In response to the dramatic upsurge in child protection cases fueled by the opioid crisis, the Supreme Court of Vermont announced today the establishment of the Vermont Judicial Commission on Family Treatment Dockets. Members of the Commission include representatives from all three branches of state government, as well as representatives from the private sector. The mission of the Commission will be to work across the justice system to identify the most efficient and effective ways to deliver necessary services, including the involvement of the court, to families with children impacted by the opioid crisis.
"Vermont's courts are seeing more struggling families whose members are in critical need of substance use disorder treatment and services that support long-term recovery," said Patricia Gabel, Vermont's State Court Administrator. "Filings of abuse and neglect cases in the Judiciary's Family Division increased 63% between FY13 and FY16. The increase in these filings has stretched existing resources to the breaking point."
Evidenced-based techniques used in other states may provide ways to strengthen community partnerships and expand comprehensive services to meet the needs of the entire family. These techniques may show promise in promoting family reunification and timely permanency for the children involved in Family Division child protection cases, known as the abuse and neglect docket.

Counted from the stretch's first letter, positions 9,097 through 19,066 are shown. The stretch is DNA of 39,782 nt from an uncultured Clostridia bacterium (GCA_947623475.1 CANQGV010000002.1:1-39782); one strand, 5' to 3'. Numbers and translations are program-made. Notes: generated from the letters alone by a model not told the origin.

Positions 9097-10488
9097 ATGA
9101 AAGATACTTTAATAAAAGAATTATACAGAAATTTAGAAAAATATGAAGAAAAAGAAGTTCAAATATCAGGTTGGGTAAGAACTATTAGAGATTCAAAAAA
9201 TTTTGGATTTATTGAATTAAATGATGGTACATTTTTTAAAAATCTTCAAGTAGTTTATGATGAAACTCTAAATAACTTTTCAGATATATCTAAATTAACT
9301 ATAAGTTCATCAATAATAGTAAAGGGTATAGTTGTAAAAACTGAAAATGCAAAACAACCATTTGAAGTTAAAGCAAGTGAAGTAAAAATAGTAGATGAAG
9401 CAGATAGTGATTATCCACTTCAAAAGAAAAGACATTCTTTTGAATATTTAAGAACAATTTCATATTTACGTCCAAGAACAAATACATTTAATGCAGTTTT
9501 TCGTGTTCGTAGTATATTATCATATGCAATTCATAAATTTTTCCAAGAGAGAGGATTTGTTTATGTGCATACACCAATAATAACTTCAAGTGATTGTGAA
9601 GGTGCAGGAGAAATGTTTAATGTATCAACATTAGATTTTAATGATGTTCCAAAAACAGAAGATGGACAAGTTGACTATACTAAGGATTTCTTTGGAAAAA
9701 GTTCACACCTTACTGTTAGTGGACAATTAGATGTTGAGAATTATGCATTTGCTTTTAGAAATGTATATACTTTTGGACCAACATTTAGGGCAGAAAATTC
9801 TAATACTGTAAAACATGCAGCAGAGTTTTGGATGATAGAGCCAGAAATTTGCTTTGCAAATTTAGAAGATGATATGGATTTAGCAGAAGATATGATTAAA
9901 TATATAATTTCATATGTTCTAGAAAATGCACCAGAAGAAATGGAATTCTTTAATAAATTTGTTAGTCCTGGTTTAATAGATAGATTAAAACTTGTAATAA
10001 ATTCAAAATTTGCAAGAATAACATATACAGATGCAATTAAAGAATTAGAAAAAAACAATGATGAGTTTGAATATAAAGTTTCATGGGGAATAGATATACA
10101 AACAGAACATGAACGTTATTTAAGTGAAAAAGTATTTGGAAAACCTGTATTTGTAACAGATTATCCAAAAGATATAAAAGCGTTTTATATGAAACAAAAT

The Commission will identify evidence-based practices and work to identify techniques that may be used by the justice system employing a treatment docket model in family division cases. The issues to be reviewed by the Commission include consideration of risk and need screening and clinical eligibility of parents for treatment docket services; the respective roles and obligations of the court, the Department for Children and Families, States Attorneys, the Office of the Attorney General, defense attorneys, court appointed special advocates known as guardians ad litem, and others; examining the effectiveness of different treatment docket practices; and then evaluating the connection between those practices and the ultimate goal of promoting the best interests of children, including obtaining permanency for abused and neglected children in a timely way.
The Commission will review similar initiatives in courts around the country and make recommendations to the Supreme Court for ways to pilot successful practices, as well as methods for affording statewide access to family treatment docket techniques, if warranted and consistent with the policies of the Court.
The Commission, which will issue an interim report to the Supreme Court by July 1, 2018, and a final report by December 1, 2018, is chaired by Chief Justice Paul Reiber.
Members of the Vermont Judicial Commission On Family Treatment Dockets
Hon. Paul L. Reiber, Chief Justice of the Vermont Supreme Court, Chair
Hon. Karen R. Carroll, Associate Justice, Co-Chair
Hon. Brian Grearson, Chief Superior Judge
Patricia Gabel, State Court Administrator
Theresa Scott, Chief of Trial Court Operations
T.J. Donovan, Attorney General
Mathew Valerio, Defender General
John Campbell, Executive Director, Vermont Association of States Attorneys
Tracy Shriver, Windham County State’s Attorney
Ken Schatz, Commissioner, Department for Children and Families
Karen Shea, Deputy Commissioner Department for Children and Families
Alice R. George, RN, Assistant Judge Addison County
Dr. Frederick C. Holmes, MD, Fairfax, Vermont
Senator Jane Kitchel, Chair of the Senate Committee on Appropriations
Representative Maxine Grad, Chair of the House Committee on the Judiciary
Mary Alice McKenzie, Colchester, VT
Lisa Ventriss, South Burlington, VT